Recently, a category-leading proof-of-concept study, “Targeted Detection of Cancer at the Cellular Level During Biopsy by Near-Infrared Confocal Laser Endomicroscopy,” was published in Nature Communications.
The study demonstrated the use of On Target’s intraoperative molecular imaging agent, CYTALUX™ (pafolacianine) injection, in conjunction with Mauna Kea’s U.S. FDA 510(k) cleared Cellvizio® platform for the detection of cancer cells during biopsy procedures. The new approach has the potential to help physicians diagnose lung cancer in earlier stages.
DocWire News spoke with Gregory Kennedy, MD, a resident in General Surgery at the University of Pennsylvania, and one of the study’s principal investigators, about the analysis and its implications.
DocWire News: Can you provide us with some professional background on yourself?
Dr. Gregory Kennedy: Sure. I am a resident in general surgery at the University of Pennsylvania, with an interest in thoracic surgery. That’s cancers of the chest, primarily the lungs and the mediastinum as well.
Why is lung cancer hard to detect early on?
Well, I think it can be challenging, especially because these lung cancers present early on as very small nodules in the chest. And so, sometimes even with our advanced screening and imaging modalities, they can be challenging to identify. And then even if we see something on CAT scan that’s concerning for lung cancer, it can be challenging to actually biopsy those lesions. And so, I think the combination of these being very small lesions that could be challenging to see both on CAT scans and then also actually biopsy to determine if it’s a cancer or not, is the primary reason why early stage lung cancer can be a challenge to detect.
Talk to us about the study you co-led that was published in Nature.
Absolutely. We conducted an early-stage feasibility trial of a new technology aimed at being able to detect lung cancer in very small quantities. And this was primarily done in cell and animal models of lung cancer. And what the technology is, is it uses a targeted tracer that actually glows. And so, it will localize to cancer cells because cancer cells over-express certain cell surface receptors, so this glowing molecule localizes the cancer cells. And we give that to the animals before the biopsy procedure. And then, during the biopsy, we actually use a small detector that can actually pick up this glowing signal from the cancer cells. And this detector is so small that it can fit within the middle of the needle that we use to actually take the biopsies.
So, essentially we’re able, using this technology, to detect cellular level quantities of cancer during biopsy. And so, the goal is basically to be able to use this technology as a way of assisting traditional ways of biopsying cancer in order to increase the accuracy in being able to detect cancer earlier. So, as I said, we primarily did this in cell and animal models of lung cancer, but we did test this on human tumors after they’d been taken out of body and were able to show that it works in human tumors as well. So, we’re excited for the possibilities of this work. Ultimately, we need to do this in real patients with their tumors inside of their lungs still, to be able to determine definitively whether it works or not. But we’re excited about the possibilities.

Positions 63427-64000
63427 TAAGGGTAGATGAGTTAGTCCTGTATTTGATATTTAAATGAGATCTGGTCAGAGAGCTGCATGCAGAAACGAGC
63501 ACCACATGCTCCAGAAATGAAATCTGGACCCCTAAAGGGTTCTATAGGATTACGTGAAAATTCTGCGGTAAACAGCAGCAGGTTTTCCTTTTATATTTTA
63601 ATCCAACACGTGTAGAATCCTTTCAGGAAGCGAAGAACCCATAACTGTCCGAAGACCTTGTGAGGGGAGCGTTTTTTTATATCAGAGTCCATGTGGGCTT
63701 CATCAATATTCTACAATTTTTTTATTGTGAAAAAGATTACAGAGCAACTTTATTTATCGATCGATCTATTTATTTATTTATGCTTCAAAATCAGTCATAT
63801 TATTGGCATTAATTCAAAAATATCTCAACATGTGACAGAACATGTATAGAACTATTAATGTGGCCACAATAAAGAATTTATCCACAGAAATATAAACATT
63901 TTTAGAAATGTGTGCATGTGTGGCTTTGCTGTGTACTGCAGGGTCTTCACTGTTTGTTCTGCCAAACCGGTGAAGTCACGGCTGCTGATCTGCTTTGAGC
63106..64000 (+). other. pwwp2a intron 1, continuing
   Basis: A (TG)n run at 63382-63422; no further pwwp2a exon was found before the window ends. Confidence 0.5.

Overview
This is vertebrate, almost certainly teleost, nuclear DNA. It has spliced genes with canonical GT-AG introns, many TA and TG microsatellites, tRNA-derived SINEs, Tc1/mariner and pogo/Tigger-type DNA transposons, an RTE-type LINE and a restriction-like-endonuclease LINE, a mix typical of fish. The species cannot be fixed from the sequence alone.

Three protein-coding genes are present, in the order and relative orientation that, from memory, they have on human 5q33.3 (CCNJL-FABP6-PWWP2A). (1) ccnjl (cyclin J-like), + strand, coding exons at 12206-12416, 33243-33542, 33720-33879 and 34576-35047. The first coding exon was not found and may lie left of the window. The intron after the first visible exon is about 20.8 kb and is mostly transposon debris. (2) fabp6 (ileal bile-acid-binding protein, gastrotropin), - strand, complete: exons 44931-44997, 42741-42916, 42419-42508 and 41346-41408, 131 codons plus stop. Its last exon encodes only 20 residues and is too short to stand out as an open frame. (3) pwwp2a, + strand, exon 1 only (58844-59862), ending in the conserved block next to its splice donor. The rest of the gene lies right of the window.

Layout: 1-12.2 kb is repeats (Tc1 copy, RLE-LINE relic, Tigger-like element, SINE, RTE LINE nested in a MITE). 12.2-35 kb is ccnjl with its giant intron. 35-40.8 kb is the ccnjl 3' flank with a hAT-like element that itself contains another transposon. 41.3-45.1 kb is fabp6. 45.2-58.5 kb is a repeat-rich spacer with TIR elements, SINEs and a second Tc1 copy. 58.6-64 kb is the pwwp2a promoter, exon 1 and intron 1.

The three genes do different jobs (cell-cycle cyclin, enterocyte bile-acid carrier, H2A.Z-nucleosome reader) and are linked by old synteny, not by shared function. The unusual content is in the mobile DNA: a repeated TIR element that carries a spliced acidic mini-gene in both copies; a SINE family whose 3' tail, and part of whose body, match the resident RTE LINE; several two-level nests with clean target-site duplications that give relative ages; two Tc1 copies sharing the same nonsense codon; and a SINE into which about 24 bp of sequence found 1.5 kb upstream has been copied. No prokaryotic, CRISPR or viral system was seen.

What did you find most exciting about the results?
I think we were excited by the ease of use of this technology. I think a lot of times some of the technologies that we study in the lab are challenging to implement in a clinical setting because they’re not very user friendly. But with this technology, you can take your biopsy. You can stick at this device in the biopsy needle, and you can either see basically one of two things. Either you can see blowing cancer cells, or you can see essentially a blank screen. And so, it’s very easy for surgeons and for radiologists or pulmonologists who are taking these biopsies to actually determine whether or not they have the cancer or not in the biopsy. And so, we’re excited that this may actually have real clinical relevance and may be able to transition this technology into clinical use at a more rapid pace than previous things we’ve developed in the lab that are a little bit more limited from a practical application standpoint.
What are the clinical implications of these findings?
Well, I think the ultimate goal of the work of our lab, generally, is to be able to improve outcomes for patients with lung cancer. And the best way we know how to do that is to be able to detect lung cancer earlier. And so, there are a lot of efforts that have been going on nationally in order to detect lung cancer at an earlier stage, primarily by having patients undergo CAT scans if they’re at high risk for lung cancer. And so, in that way we’re able to pick up a lot of lung cancers earlier. But then, once you pick up these nodules that are suspicious for lung cancer in order to actually determine whether or not it’s cancer or not, you need to biopsy it. And so, that’s really where we come in, is to be able to take these millions of nodules that are detected annually and be able to more accurately tease out which ones are cancers or not, and which ones can undergo curative surgery. And so, I think the goal of our efforts in combination with a lot of efforts that are going on around the country is to improve the detection rates and early treatment for patients with lung cancer in order to have an impact on their survival in the long term.